The Western media is currently fawning over the newly-elected president of Iran, the ‘Smiling Mullah’, Hassan Rohani. Surely he should be a step forward from his predecessor, Mahmoud Ahmadinejad. But the new president is highly unlikely to shift Iranian politics away from its path to perdition.
Iran remains a theocratic dictatorship and its presidential ‘election’ fully reflects that reality. Iran’s presidential election kicked off in May 2013 when an unelected body of 12 Islamic jurists disqualified more than 600 candidates. Woman, naturally, were automatically excluded, as were Iranian Christians, Jews and Sunni Muslims.The remnants from that purge, including a former president, were largely removed for possessing insufficient revolutionary zeal. Eight regime loyalists made it onto the ballots. One of those loyalists, Hassan Rohani, emerged victorious.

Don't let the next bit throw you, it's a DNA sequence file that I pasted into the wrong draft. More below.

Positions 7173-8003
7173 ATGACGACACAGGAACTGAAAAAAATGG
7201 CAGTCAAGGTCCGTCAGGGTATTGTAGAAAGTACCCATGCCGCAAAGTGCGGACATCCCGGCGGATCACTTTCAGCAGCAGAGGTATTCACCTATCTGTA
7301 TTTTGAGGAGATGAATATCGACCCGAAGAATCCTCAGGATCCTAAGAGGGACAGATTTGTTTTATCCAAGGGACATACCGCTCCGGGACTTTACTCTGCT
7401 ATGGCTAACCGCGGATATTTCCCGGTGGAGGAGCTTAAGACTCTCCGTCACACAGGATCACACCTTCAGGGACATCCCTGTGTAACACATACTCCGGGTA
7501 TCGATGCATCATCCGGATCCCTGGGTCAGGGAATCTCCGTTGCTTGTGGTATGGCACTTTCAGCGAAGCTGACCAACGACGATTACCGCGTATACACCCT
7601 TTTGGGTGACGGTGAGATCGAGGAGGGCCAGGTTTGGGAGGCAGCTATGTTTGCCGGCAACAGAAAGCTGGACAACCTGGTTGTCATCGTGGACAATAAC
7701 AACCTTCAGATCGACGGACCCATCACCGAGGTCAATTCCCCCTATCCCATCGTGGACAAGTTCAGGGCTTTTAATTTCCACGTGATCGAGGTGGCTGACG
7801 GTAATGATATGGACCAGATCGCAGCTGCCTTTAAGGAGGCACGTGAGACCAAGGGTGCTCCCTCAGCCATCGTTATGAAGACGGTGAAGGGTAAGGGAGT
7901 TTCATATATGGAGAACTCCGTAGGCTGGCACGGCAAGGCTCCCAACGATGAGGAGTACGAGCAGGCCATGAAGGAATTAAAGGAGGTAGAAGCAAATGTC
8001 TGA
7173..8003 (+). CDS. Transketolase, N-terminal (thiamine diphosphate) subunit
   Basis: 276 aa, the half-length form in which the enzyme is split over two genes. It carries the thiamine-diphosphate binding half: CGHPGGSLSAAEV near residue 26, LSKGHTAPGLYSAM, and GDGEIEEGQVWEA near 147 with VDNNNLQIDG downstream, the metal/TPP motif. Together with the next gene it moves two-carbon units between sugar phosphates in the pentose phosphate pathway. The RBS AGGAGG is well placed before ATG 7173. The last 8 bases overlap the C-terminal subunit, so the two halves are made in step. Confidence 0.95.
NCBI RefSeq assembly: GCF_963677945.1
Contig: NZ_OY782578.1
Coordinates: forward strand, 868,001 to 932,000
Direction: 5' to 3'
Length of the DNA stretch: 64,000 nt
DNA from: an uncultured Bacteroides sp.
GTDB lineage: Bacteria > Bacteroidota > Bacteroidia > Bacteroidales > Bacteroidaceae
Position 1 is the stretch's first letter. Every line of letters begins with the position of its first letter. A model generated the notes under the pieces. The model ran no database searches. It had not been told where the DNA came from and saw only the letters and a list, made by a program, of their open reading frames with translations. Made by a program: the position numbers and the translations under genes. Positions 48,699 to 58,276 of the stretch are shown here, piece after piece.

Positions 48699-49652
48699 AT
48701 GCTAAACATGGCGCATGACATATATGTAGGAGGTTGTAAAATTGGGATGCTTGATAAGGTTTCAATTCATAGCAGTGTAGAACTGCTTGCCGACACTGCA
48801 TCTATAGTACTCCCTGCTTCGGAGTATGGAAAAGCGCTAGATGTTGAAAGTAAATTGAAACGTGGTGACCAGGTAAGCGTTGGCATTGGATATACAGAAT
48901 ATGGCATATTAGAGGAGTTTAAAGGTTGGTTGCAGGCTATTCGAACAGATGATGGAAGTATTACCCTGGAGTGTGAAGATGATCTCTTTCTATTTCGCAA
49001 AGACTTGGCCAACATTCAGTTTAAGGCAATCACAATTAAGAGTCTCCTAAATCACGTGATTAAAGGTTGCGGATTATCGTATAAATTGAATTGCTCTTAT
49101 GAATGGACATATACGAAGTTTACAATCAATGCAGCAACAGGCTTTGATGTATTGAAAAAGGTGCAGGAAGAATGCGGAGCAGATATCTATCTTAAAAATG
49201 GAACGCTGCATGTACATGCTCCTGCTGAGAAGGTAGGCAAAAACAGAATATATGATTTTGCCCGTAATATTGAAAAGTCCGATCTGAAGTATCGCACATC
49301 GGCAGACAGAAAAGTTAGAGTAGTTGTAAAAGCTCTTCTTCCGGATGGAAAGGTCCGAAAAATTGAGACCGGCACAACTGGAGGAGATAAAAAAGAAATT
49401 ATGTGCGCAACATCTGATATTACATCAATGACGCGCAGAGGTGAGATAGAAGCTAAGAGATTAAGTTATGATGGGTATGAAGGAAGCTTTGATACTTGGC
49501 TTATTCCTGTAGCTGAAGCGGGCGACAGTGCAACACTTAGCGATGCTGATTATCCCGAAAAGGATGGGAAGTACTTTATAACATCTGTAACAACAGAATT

Hassan Rohani is a 64-year-old cleric, former nuclear negotiator and security apparatchik. Born in 1948, he entered religious studies in Qom as a child, but went on to earn a law degree from Tehran University in 1969. He spent Iran’s revolutionary days as a close companion of the Ayatollah Khomeini and held top positions throughout the Islamic Republic’s first two decades in power. For 16 years, starting in 1989, Mr. Rohani served as Secretary of Iran’s Supreme National Security Council. During this period, Mr. Rohani led the crack-down on the 1999 student pro-democracy uprising and helped the regime to evade Western scrutiny of Iran’s nuclear-weapons program.
Mr. Rohani, whether now ‘reformed’ or not, is fully aware of the tight leash that will encircle his neck throughout his presidency. The current regime’s theocratic structure – with a Supreme Leader, the Ayatollah Khameenei who is a throw-back to the 14th century, and numerous unelected Islamic fundamentalist bodies, together overseeing elected officials – will quickly remind Iranian voters and Western governments as well as Hassan Rohani, that the new president has little or no room for political maneuver, even should that be his desire.
Hat tip: Sohrab Ahmari, ‘Behind Iran’s ‘Moderate’ New Leader’, The Wall Street Journal, June 17, 2013